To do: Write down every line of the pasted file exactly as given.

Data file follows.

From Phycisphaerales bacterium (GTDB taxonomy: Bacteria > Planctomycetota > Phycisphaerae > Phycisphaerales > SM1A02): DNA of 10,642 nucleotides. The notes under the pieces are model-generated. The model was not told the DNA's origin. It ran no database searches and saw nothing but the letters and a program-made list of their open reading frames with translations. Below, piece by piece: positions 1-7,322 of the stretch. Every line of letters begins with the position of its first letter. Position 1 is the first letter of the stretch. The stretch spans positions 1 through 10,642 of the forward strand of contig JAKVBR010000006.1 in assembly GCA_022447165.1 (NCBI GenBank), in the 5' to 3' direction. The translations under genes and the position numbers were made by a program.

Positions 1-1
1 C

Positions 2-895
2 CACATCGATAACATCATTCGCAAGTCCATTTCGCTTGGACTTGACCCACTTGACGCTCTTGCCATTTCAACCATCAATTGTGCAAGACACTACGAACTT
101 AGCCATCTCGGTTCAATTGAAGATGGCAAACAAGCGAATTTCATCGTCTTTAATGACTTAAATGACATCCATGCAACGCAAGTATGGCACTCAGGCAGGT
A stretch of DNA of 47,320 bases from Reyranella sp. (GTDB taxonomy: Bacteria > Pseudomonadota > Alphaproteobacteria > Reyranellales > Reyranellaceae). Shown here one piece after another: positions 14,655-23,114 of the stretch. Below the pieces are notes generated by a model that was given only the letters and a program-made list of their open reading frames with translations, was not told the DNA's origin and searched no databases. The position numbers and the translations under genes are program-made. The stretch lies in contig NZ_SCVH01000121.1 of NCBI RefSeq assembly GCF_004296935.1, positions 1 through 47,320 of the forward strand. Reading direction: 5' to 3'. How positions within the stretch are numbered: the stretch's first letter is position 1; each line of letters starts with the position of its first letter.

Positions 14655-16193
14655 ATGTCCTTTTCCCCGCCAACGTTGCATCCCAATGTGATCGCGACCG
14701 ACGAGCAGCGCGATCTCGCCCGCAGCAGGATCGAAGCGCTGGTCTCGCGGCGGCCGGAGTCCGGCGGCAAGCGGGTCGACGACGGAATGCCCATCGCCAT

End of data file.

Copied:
From Phycisphaerales bacterium (GTDB taxonomy: Bacteria > Planctomycetota > Phycisphaerae > Phycisphaerales > SM1A02): DNA of 10,642 nucleotides. The notes under the pieces are model-generated. The model was not told the DNA's origin. It ran no database searches and saw nothing but the letters and a program-made list of their open reading frames with translations. Below, piece by piece: positions 1-7,322 of the stretch. Every line of letters begins with the position of its first letter. Position 1 is the first letter of the stretch. The stretch spans positions 1 through 10,642 of the forward strand of contig JAKVBR010000006.1 in assembly GCA_022447165.1 (NCBI GenBank), in the 5' to 3' direction. The translations under genes and the position numbers were made by a program.

Positions 1-1
1 C

Positions 2-895
2 CACATCGATAACATCATTCGCAAGTCCATTTCGCTTGGACTTGACCCACTTGACGCTCTTGCCATTTCAACCATCAATTGTGCAAGACACTACGAACTT
101 AGCCATCTCGGTTCAATTGAAGATGGCAAACAAGCGAATTTCATCGTCTTTAATGACTTAAATGACATCCATGCAACGCAAGTATGGCACTCAGGCAGGT
A stretch of DNA of 47,320 bases from Reyranella sp. (GTDB taxonomy: Bacteria > Pseudomonadota > Alphaproteobacteria > Reyranellales > Reyranellaceae). Shown here one piece after another: positions 14,655-23,114 of the stretch. Below the pieces are notes generated by a model that was given only the letters and a program-made list of their open reading frames with translations, was not told the DNA's origin and searched no databases. The position numbers and the translations under genes are program-made. The stretch lies in contig NZ_SCVH01000121.1 of NCBI RefSeq assembly GCF_004296935.1, positions 1 through 47,320 of the forward strand. Reading direction: 5' to 3'. How positions within the stretch are numbered: the stretch's first letter is position 1; each line of letters starts with the position of its first letter.

Positions 14655-16193
14655 ATGTCCTTTTCCCCGCCAACGTTGCATCCCAATGTGATCGCGACCG
14701 ACGAGCAGCGCGATCTCGCCCGCAGCAGGATCGAAGCGCTGGTCTCGCGGCGGCCGGAGTCCGGCGGCAAGCGGGTCGACGACGGAATGCCCATCGCCAT